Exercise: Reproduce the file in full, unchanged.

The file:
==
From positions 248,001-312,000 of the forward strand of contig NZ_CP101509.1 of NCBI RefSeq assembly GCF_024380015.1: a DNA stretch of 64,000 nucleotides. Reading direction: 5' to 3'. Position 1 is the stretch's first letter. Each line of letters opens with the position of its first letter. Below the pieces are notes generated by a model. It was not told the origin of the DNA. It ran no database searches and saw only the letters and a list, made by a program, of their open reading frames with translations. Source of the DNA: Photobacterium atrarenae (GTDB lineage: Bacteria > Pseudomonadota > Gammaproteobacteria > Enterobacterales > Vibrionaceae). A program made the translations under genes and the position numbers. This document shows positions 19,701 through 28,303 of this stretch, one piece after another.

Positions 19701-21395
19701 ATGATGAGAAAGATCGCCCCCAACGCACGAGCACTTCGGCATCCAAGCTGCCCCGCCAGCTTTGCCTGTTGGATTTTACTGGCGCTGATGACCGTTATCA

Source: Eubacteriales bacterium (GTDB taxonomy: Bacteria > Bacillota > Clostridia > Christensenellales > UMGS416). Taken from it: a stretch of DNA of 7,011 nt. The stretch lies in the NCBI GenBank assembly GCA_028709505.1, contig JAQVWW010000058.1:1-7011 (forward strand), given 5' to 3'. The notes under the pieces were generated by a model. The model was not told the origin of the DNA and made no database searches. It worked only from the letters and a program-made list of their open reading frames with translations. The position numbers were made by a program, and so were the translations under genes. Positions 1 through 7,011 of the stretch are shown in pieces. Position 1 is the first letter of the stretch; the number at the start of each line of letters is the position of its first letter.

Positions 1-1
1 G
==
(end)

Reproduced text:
From positions 248,001-312,000 of the forward strand of contig NZ_CP101509.1 of NCBI RefSeq assembly GCF_024380015.1: a DNA stretch of 64,000 nucleotides. Reading direction: 5' to 3'. Position 1 is the stretch's first letter. Each line of letters opens with the position of its first letter. Below the pieces are notes generated by a model. It was not told the origin of the DNA. It ran no database searches and saw only the letters and a list, made by a program, of their open reading frames with translations. Source of the DNA: Photobacterium atrarenae (GTDB lineage: Bacteria > Pseudomonadota > Gammaproteobacteria > Enterobacterales > Vibrionaceae). A program made the translations under genes and the position numbers. This document shows positions 19,701 through 28,303 of this stretch, one piece after another.

Positions 19701-21395
19701 ATGATGAGAAAGATCGCCCCCAACGCACGAGCACTTCGGCATCCAAGCTGCCCCGCCAGCTTTGCCTGTTGGATTTTACTGGCGCTGATGACCGTTATCA

Source: Eubacteriales bacterium (GTDB taxonomy: Bacteria > Bacillota > Clostridia > Christensenellales > UMGS416). Taken from it: a stretch of DNA of 7,011 nt. The stretch lies in the NCBI GenBank assembly GCA_028709505.1, contig JAQVWW010000058.1:1-7011 (forward strand), given 5' to 3'. The notes under the pieces were generated by a model. The model was not told the origin of the DNA and made no database searches. It worked only from the letters and a program-made list of their open reading frames with translations. The position numbers were made by a program, and so were the translations under genes. Positions 1 through 7,011 of the stretch are shown in pieces. Position 1 is the first letter of the stretch; the number at the start of each line of letters is the position of its first letter.

Positions 1-1
1 G